By Richard Winters
My Rating: 4 out of 10
4-Word Review: A king look-alike.
When King Rudolph IV (Peter Sellers) dies in a hot air ballooning accident his heir apparent, Rudolph (Peter Sellers), who spends his days in casinos gambling and carousing, gets summoned to be the next King. His half-brother, Prince Michael (Jeremy Kemp), feels he’d be more suitable for the throne. He sends out an assassin to kill Rudolph in order to allow Michael to become King. While the assassin tries to carry-out the mission his attempt fails due in large part to the quick thinking of Sydney (Peter Sellers) a local carriage driver. Sydney is actually Rudolph’s half-brother due to an affair that the King had with a British actress years earlier, but he is unaware of this and yet due to his striking resemblance to the new would-be King he gets hired as decoy in order to help prevent any more assassination attempts on Rudolph’s life.
While the film, which is loosely based on the classic Anthony Harvey novel of the same name, was met with a lot of criticism upon its release I did come away impressed with the look of it. This was the last film directed by actor-turned-director Richard Quine whose creative output in the early part of his career fared far better than his films towards the end, which were pretty much all box office bombs and critical duds. This one though has some great looking sets and excellent period piece costumes as well as impressive on-location shooting done at historical castles throughout Austria, which almost makes up for its other inadequacies.
Sellers for his part isn’t bad either at least on the acting end. While the reports were that his health was declining he certainly didn’t look it and his use of accents, particularly Sydney’s Welsh-Scottish one, is excellent. However, on a comic level his presence is quite bland. It’s almost like he put in so much effort into the characterizations that he forgot to be funny. Some may find Rudolph speaking with a lisp and unable to say the ‘R’ sound somewhat amusing though this gets overplayed and ultimately old, but outside of that he has nothing else that he says or does that’s humorous. The audiences are coming in expecting him to be the comic catalyst when instead it’s Gregory Sierra, in a very energetic Wily E. Coyote type role as a vengeful count, and Graham Stark as a prison guard who manage to get any genuine laughs.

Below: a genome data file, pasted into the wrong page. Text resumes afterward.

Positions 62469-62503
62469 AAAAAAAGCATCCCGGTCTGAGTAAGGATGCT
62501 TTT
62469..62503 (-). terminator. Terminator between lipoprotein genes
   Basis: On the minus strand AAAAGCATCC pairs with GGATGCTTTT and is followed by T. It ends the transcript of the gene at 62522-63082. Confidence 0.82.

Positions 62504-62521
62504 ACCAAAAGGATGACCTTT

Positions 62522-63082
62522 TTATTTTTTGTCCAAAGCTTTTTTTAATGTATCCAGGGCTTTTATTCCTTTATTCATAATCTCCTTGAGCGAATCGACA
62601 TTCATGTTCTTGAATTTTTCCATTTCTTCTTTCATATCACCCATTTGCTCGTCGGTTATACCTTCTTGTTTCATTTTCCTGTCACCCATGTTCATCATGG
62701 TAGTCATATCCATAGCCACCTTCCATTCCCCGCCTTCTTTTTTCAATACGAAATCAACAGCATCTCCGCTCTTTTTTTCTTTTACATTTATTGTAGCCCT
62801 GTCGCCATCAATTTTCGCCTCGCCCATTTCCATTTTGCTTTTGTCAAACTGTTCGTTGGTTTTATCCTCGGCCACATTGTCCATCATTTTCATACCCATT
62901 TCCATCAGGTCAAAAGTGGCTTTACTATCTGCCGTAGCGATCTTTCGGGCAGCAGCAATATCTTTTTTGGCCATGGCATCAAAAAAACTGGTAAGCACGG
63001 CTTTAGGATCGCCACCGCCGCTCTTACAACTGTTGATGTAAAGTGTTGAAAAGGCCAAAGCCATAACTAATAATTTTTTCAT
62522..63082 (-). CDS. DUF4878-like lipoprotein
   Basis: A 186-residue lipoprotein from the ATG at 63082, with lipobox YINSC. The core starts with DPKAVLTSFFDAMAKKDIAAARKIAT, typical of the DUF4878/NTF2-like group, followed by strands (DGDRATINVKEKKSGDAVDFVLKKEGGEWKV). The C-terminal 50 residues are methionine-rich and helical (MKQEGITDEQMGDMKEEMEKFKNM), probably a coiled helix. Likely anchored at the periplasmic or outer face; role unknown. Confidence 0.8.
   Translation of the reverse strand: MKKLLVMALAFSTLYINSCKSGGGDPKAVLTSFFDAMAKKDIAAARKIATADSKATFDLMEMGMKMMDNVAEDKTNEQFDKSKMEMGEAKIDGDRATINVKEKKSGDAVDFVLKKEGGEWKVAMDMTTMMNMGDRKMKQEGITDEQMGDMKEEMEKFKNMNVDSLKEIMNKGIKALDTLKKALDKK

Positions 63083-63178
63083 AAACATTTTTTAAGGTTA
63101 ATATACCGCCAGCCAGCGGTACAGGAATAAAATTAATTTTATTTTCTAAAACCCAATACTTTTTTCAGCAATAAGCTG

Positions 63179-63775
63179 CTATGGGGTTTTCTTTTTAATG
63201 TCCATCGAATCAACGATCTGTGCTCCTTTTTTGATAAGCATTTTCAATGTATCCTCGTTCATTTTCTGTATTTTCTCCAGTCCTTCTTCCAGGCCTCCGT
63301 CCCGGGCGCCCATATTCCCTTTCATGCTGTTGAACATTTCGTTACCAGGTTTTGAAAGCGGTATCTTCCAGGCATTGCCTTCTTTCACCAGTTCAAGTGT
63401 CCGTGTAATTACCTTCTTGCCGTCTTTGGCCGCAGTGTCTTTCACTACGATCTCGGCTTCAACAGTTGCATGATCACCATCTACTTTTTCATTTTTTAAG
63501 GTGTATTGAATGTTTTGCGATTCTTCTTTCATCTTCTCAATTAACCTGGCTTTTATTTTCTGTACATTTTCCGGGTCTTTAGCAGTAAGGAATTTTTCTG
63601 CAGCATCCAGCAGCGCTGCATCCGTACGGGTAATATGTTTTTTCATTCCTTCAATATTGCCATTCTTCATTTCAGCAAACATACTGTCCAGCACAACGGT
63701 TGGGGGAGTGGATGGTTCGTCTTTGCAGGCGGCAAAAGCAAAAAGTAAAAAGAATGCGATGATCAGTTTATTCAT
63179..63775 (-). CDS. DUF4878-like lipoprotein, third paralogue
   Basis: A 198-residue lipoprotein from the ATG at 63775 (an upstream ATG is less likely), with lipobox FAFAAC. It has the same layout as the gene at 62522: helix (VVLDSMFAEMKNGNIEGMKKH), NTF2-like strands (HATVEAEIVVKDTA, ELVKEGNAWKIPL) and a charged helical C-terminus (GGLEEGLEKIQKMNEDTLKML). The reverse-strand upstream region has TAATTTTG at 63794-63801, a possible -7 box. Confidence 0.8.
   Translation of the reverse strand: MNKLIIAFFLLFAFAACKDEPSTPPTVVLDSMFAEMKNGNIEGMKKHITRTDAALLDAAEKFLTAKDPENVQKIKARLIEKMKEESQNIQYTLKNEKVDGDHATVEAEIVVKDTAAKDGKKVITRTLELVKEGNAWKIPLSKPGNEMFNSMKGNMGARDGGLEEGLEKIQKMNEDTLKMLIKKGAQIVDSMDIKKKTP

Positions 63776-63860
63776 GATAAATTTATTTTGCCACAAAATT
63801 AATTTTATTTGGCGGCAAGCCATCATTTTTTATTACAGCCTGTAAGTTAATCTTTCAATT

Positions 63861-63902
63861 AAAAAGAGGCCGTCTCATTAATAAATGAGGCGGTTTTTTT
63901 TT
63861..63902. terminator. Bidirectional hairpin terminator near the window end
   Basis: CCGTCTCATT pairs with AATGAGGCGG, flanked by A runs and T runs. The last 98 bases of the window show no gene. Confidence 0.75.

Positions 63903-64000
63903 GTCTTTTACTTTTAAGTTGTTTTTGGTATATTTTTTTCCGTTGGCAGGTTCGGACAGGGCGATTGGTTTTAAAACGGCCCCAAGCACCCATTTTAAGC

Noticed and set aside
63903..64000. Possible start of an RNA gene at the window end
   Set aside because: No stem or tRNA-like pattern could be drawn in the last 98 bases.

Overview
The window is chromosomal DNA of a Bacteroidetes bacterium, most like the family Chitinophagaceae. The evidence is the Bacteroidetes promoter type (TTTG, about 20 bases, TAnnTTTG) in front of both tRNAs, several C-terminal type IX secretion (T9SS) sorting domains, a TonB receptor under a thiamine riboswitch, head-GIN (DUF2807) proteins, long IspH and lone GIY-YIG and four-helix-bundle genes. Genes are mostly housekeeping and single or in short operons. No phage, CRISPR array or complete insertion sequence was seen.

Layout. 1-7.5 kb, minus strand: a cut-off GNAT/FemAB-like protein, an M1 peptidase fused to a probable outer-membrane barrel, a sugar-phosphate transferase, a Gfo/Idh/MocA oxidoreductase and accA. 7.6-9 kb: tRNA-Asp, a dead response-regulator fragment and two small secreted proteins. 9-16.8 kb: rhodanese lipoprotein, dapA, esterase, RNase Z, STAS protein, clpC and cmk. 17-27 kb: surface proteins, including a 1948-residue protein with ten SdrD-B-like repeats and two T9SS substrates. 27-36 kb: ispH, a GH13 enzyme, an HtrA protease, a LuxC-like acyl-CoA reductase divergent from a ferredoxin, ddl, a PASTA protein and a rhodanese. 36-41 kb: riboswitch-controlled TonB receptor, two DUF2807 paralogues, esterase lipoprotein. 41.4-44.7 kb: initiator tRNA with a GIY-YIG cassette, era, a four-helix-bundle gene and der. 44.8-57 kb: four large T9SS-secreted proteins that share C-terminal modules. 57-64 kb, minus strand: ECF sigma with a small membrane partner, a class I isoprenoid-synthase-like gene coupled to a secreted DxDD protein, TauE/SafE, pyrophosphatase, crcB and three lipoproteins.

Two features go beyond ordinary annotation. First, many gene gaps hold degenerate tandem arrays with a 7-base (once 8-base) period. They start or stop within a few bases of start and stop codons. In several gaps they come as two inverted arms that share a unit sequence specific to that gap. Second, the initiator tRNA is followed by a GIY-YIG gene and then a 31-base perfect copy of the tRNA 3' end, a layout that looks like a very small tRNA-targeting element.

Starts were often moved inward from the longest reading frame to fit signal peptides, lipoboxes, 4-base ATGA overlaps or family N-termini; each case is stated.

Incorporating Sellers’ then wife Lynn Frederick into the proceedings doesn’t help. Frederick was fielding leading role offers for two TV-movies at the time including that of The Torn Birds, but Sellers convinced here that cinema work, even if the role was small, was superior to that of doing something for TV and thus she rejected those and took this one. Their marriage though was already in a rocky stage and their therapist advised them not to work together which resulted in Sellers routinely berating his wife in-between takes to the point that she’d sometimes break down into tears. The coldness between the two really shows onscreen as they share no chemistry and thus making their character’s romantic moments come-off as quite flat. If anything the scenes between Sellers and Elke Sommer, whom he co-starred with years early in A Shot in the Dark, works better.
While the production is polished and even has a nice action moment where the carriage that Sydney is in gets attacked the comedy is completely lacking and the film has a poor pace. You keep waiting for the humor to gel, but it never does. The attempts that you do get are corny and lame, or just too subtle to elicit even a chuckle resulting in yet another Sellers’ misfire.
My Rating: 4 out of 10
Released: May 25, 1979
Runtime: 1 Hour 48 Minutes
Director: Richard Quine